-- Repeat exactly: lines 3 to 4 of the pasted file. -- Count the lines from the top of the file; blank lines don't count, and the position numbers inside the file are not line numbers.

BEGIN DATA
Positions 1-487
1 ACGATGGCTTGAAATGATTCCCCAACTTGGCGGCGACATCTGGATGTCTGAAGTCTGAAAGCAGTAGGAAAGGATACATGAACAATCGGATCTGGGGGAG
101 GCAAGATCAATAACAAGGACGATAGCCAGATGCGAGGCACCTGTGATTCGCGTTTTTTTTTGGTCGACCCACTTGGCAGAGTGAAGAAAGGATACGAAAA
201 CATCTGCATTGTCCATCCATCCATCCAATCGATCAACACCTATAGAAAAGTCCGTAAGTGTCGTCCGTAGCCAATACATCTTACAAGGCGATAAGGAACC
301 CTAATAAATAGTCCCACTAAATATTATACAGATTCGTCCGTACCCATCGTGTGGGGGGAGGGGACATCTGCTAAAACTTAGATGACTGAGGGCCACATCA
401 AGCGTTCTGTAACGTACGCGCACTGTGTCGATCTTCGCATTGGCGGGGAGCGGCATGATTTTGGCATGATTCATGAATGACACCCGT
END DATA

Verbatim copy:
101 GCAAGATCAATAACAAGGACGATAGCCAGATGCGAGGCACCTGTGATTCGCGTTTTTTTTTGGTCGACCCACTTGGCAGAGTGAAGAAAGGATACGAAAA
201 CATCTGCATTGTCCATCCATCCATCCAATCGATCAACACCTATAGAAAAGTCCGTAAGTGTCGTCCGTAGCCAATACATCTTACAAGGCGATAAGGAACC